It was just about 6:30 in the morning when we arrived in Sahlenburg after a 1-hour drive from Oldenburg. Although the sun was just barely rising in the horizon, the little town was already getting crowded with mudflat hikers who were forming their groups and searching out their guides for the upcoming 3-4 hour walk to the island of Neuwerk. Later on I found out that the early Saturday morning crowd is not a big surprise in the summer time with the mudflat hiking or “Wattwanderung” season on, especially when it was summer not  only on paper but also in practice with temperatures already hitting 25 degrees C so early in the morning. And we were lucky to have chosen one of those warm summer days in northern Germany.

Mudflat hiking is an old tradition in this geography. It is pretty common among North Germans, Dutch, Danish and other residents of North Sea coast. It is basically walking on the mudflats from the mainland to the islands in North Sea during low tide. People do it for different reasons ranging such as physical training, investigating marine biology or simply for fun and adventure. I guess our case fell into the last category.

Some prefer horseback riding to the island of Neuwerk.

Some prefer horseback riding to the island of Neuwerk.

We were a group of 9 people and half the people in the group already had mudflat hiking experience. Therefore, I was pretty much expecting what was about to happen within the next few hours. After finding our guide and joining the bigger group which we were gonna walk with, it was time to hit the road. Our route from Sahlenburg to Neuwerk was rather an easy one, considering some mud hikes could get dangerous as the water approaches due to tidal activity. In any case, it is common practice to hire a guide. It doesn’t cost much anyways, plus you get information about mudflat hiking, marine biology, geography and history during the walk.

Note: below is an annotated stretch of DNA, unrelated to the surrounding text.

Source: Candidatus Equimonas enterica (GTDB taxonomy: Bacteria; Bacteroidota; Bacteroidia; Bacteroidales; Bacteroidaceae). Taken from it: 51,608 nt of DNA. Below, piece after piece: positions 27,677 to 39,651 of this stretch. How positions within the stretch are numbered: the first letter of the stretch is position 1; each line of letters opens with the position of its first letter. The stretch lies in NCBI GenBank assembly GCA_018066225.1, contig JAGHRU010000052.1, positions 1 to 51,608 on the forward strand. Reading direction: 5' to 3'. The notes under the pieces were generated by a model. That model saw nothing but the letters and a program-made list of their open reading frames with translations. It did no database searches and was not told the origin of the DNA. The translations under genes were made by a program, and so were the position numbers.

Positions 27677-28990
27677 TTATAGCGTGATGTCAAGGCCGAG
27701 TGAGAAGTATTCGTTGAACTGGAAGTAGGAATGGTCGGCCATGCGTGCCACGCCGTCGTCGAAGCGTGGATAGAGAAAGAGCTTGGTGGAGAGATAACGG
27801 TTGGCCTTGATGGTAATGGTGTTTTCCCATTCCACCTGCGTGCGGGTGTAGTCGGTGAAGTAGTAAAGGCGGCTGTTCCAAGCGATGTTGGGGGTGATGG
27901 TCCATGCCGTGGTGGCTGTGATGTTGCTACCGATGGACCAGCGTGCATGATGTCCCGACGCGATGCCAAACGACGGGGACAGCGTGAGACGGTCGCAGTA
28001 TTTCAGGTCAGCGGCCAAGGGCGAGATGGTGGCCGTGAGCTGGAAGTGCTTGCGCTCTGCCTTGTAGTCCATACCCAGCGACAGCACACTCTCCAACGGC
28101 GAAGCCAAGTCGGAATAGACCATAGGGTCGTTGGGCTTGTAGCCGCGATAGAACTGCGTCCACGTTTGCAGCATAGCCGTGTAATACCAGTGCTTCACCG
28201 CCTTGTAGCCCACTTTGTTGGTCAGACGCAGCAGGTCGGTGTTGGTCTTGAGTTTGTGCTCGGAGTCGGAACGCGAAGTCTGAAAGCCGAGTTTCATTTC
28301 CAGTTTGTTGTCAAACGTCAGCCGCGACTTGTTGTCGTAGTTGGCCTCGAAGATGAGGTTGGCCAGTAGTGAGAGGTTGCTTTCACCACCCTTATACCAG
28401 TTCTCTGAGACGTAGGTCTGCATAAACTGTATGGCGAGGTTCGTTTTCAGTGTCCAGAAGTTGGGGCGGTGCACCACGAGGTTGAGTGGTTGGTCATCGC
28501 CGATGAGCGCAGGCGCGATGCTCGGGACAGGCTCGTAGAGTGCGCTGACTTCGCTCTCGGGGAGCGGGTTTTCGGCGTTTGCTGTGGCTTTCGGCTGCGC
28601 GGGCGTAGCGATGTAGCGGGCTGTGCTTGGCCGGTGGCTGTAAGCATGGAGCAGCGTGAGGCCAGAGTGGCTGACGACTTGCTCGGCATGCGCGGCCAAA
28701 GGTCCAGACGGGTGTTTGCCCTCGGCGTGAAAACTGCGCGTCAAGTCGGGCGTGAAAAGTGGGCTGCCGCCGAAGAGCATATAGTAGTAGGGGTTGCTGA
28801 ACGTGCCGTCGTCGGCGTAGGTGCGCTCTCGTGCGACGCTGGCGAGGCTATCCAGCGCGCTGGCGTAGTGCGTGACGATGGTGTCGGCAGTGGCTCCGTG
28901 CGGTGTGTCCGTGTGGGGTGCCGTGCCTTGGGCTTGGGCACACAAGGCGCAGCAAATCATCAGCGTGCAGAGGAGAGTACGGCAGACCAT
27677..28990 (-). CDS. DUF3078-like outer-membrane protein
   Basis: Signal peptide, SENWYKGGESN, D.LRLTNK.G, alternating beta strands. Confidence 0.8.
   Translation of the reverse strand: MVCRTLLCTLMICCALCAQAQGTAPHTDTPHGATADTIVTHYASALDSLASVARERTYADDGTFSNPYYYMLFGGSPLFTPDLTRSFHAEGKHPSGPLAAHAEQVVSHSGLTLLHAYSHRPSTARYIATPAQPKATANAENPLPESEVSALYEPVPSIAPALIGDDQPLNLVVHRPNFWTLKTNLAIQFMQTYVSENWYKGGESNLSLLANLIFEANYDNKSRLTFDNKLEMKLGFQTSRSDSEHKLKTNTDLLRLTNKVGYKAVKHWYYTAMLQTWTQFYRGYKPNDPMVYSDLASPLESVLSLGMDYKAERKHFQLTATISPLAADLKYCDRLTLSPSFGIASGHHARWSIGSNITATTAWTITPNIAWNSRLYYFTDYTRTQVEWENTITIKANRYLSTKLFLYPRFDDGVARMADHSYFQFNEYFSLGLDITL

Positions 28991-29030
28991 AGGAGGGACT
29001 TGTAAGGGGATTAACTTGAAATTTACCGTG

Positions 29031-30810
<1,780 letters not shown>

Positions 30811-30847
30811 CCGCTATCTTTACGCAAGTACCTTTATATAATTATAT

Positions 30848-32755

About halfway into the walk, Neuwerk now in clear sight.

About halfway into the walk, Neuwerk now in clear sight.

It is possible and common to walk barefoot unless you’re afraid of stepping on a mussel or oyster shell and cutting your feet. I switched back and forth between barefoot and sandals during my walk as my backpack was full of stuff and I annoyingly had to carry my footwear in hand when I walked barefoot.

You encounter some sea life every now and then during the walk. Mostly these little crabs.

You encounter some sea life every now and then during the walk. Mostly these little crabs.

The surface feels pretty soft and muddy. In the beginning it was also a bit cold but it got more comfortable as the temperatures rose. Every once in a while, you have to walk in the water although it never gets deeper than 50 cm. To be honest, I was expecting to encounter with more marine life during the walk but apparently the living things are smart enough to get away before the low tide begins. All we saw was some little crabs, mostly dead, couple of giant jellyfish, all dead, and some little fish trying to survive in the remaining puddles until six hours pass and that part of North Sea is once again a sea!

We arrived at the island of Neuwerk after 4.5 hours of non-stop walking. We were tired and it felt great to lie on the grass and rest for a while on this small island where the number of some 45 permanent residents does not even compare to the 120,000 visiting from the mainland every year.

The group arrives in Neuwerk. Time to rest.

The group arrives in Neuwerk. Time to rest.

About an hour after our arrival, the low tide period had already ended for the day, and what we saw was the blue North Sea and the blurry mainland coast some 10 km away. After spending 3 hours on the island, mainly hanging out on the grass lands, we took a boat back to the mainland, marking the end of my first ever Wattwanderung experience.

I was determined to lie on the grass and enjoy the rare sunny day at the North Sea while some decided to explore the island.

I was determined to lie on the grass and enjoy the rare sunny day at the North Sea while some decided to explore the island.


Category: English, Leisure

4 Responses to A “Wattwanderung” experience

  1. Anna says:

    Looks really nice! I would like to do Wattwanderung myslef! Did you finally manage to convinve Lindi to do it as well? ;))

  2. hatice turker says:

    very interesting travel, walking 4.5 hour is too more

  3. Theo says:

    Oh Burak… I guess you should send those pics to a museum… Wattwanderung on a warm sunny day!!! Blessed…

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